United Poultry Concerns December 15, 2006

EU chicken welfare talks collapsed

CIWF News Release
11 December 2006
Compassion in World Farming
Tel: +44 (0) 1730 233 904
+44 (0) 7771 926 005
Fax: +44 (0) 1730 260 791
e-mail: press@ciwf.co.uk
Compassion in World Farming (CIWF) is dismayed to learn that talks aimed at securing an EU-wide Directive to protect the welfare of chickens reared for meat (broilers) have collapsed. The breakdown of the talks was caused by the refusal of France, Poland, the Czech Republic, Hungary and Slovakia to agree to the very modest package of welfare reforms that were on the table.
Peter Stevenson, Chief Policy Advisor of Compassion in World Farming, says: “The collapse of these talks means that the over 5 billion broiler chickens reared each year in the EU – 850 million of which are reared annually in the UK – will remain without any legal protection on-farm. It is a scandal that meat chickens, which are by far the most numerous of Europe’s farmed animals, will continue to be unprotected by the law. It is vital that these talks are revived as legislation is urgently needed to address the serious health and welfare problems faced by broiler chickens.”
Nearly all broilers are farmed industrially. They are kept in huge windowless sheds that are so overcrowded that, as the birds grow bigger, one can barely see the floor so thickly is it ‘carpeted’ with chickens. Up to 50,000 chickens may be crammed into one of these sheds and there are currently no legal limits on stocking density
The main welfare problems faced by today’s broilers stem from the fact that they have been pushed (mainly through selective breeding) to reach their slaughter weight in about 41 days, which is around twice as fast as 35 years ago. The legs fail to keep pace with the rapidly growing body and often buckle under the strain of supporting it. As a result each year in the EU tens of millions of broilers suffer from painful, sometimes crippling leg disorders.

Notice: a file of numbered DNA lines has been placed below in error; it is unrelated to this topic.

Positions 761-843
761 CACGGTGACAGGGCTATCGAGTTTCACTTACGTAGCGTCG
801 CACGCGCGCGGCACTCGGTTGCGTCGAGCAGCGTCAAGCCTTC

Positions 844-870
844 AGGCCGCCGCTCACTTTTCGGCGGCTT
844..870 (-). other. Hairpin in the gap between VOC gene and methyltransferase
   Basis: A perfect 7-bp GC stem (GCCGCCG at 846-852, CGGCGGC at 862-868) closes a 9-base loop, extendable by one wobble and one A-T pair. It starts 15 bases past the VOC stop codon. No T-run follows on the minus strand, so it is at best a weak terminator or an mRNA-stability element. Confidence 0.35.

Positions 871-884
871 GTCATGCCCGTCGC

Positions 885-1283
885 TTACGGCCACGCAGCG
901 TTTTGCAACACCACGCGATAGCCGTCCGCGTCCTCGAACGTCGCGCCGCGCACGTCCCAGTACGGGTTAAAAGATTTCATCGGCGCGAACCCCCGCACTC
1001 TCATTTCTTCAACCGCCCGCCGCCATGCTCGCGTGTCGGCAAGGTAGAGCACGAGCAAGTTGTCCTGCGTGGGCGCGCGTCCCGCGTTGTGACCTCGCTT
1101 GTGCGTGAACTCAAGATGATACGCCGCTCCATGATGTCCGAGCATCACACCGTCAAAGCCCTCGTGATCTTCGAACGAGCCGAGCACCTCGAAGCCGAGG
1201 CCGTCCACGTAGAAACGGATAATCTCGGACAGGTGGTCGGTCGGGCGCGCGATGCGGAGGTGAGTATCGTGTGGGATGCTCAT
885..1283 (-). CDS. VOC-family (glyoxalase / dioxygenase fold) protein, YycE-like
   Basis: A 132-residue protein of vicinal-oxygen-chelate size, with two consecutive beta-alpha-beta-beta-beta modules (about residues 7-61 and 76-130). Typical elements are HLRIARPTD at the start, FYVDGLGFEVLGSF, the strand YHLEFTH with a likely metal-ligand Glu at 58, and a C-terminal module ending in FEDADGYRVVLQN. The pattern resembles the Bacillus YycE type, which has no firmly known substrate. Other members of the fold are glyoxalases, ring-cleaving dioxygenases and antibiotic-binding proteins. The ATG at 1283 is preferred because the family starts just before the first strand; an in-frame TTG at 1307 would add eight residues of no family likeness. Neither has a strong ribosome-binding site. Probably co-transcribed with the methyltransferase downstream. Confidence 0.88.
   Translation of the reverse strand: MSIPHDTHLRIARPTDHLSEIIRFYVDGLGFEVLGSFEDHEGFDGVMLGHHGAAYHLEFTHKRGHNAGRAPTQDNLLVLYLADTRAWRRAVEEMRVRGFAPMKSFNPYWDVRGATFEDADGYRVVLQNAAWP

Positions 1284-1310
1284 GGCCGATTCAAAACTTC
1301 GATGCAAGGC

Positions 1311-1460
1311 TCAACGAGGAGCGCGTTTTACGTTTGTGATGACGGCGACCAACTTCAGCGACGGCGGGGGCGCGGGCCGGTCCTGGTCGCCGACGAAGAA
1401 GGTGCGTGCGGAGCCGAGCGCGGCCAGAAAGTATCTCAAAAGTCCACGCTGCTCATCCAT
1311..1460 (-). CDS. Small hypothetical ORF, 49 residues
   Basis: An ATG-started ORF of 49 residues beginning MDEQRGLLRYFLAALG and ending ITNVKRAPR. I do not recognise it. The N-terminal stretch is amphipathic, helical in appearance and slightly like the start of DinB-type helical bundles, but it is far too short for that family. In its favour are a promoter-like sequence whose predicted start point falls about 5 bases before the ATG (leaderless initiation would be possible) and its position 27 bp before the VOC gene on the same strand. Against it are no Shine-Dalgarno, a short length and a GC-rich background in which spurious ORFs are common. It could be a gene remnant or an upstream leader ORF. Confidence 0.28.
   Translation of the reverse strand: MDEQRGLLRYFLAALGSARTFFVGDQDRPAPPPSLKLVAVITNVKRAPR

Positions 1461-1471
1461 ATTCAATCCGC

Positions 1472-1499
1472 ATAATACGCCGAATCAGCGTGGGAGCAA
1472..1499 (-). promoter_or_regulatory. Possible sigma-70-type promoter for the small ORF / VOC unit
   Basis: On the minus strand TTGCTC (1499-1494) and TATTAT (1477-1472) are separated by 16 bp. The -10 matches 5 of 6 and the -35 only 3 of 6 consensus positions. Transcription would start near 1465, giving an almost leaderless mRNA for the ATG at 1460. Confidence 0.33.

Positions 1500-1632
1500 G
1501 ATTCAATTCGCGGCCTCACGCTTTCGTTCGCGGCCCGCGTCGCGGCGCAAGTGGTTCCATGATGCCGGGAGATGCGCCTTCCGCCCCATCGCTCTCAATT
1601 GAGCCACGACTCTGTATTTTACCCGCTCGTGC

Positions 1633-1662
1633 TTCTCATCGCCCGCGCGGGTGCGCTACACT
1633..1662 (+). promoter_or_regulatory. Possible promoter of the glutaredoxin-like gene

A recent UK scientific study that examined broilers in commercial flocks owned by 5 major UK producers found that 27.3% of the chickens had moderate or severe leg disorders that impaired their ability to move (note 1). This means that each year over 200 million broiler chickens reared in the UK suffer from lameness. Scientific research strongly suggests that this lameness is painful.
Editors’ notes
1.Study conducted by researchers from the University of Bristol and funded by DEFRA.
2.The Directive in question is the proposed EU Directive on the protection of chickens kept for meat production.
For further information contact
Peter Stevenson, CIWF’s Chief Policy Advisor,
on 01750 82321 or (mobile) 07765 844623;
Or: Laurence Stephenson, Media Officer,
on 01730 236121 or 07920 789251.
Source/Quelle: Compassion in World Farming
Date/Datum: 2006-12-11 17:29


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